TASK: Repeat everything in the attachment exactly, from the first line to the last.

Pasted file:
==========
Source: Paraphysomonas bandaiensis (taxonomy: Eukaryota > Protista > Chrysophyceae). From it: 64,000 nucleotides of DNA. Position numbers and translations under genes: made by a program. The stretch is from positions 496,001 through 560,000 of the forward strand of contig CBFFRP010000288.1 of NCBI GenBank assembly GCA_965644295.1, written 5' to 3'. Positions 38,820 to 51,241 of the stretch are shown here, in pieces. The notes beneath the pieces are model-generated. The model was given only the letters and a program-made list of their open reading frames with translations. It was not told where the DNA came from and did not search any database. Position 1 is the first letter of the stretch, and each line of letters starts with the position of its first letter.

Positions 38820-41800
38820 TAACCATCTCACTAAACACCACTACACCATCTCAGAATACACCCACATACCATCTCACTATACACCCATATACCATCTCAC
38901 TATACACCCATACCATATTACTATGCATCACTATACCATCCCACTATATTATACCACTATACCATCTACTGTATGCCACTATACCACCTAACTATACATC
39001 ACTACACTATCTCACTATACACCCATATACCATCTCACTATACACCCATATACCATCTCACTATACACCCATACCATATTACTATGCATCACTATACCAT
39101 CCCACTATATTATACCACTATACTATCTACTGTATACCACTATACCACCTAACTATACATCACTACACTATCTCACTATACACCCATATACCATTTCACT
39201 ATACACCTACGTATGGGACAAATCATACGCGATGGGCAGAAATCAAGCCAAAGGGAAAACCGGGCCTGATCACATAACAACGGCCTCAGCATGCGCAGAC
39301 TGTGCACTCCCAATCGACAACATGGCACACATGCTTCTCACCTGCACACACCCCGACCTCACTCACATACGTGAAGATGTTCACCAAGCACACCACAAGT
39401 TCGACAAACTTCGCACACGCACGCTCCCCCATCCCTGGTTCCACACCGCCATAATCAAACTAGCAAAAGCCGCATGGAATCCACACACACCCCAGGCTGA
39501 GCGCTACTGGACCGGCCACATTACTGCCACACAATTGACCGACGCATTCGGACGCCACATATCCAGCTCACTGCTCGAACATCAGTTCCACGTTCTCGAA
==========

Source: Paraphysomonas bandaiensis (taxonomy: Eukaryota > Protista > Chrysophyceae). From it: 64,000 nucleotides of DNA. Position numbers and translations under genes: made by a program. The stretch is from positions 496,001 through 560,000 of the forward strand of contig CBFFRP010000288.1 of NCBI GenBank assembly GCA_965644295.1, written 5' to 3'. Positions 38,820 to 51,241 of the stretch are shown here, in pieces. The notes beneath the pieces are model-generated. The model was given only the letters and a program-made list of their open reading frames with translations. It was not told where the DNA came from and did not search any database. Position 1 is the first letter of the stretch, and each line of letters starts with the position of its first letter.

Positions 38820-41800
38820 TAACCATCTCACTAAACACCACTACACCATCTCAGAATACACCCACATACCATCTCACTATACACCCATATACCATCTCAC
38901 TATACACCCATACCATATTACTATGCATCACTATACCATCCCACTATATTATACCACTATACCATCTACTGTATGCCACTATACCACCTAACTATACATC
39001 ACTACACTATCTCACTATACACCCATATACCATCTCACTATACACCCATATACCATCTCACTATACACCCATACCATATTACTATGCATCACTATACCAT
39101 CCCACTATATTATACCACTATACTATCTACTGTATACCACTATACCACCTAACTATACATCACTACACTATCTCACTATACACCCATATACCATTTCACT
39201 ATACACCTACGTATGGGACAAATCATACGCGATGGGCAGAAATCAAGCCAAAGGGAAAACCGGGCCTGATCACATAACAACGGCCTCAGCATGCGCAGAC
39301 TGTGCACTCCCAATCGACAACATGGCACACATGCTTCTCACCTGCACACACCCCGACCTCACTCACATACGTGAAGATGTTCACCAAGCACACCACAAGT
39401 TCGACAAACTTCGCACACGCACGCTCCCCCATCCCTGGTTCCACACCGCCATAATCAAACTAGCAAAAGCCGCATGGAATCCACACACACCCCAGGCTGA
39501 GCGCTACTGGACCGGCCACATTACTGCCACACAATTGACCGACGCATTCGGACGCCACATATCCAGCTCACTGCTCGAACATCAGTTCCACGTTCTCGAA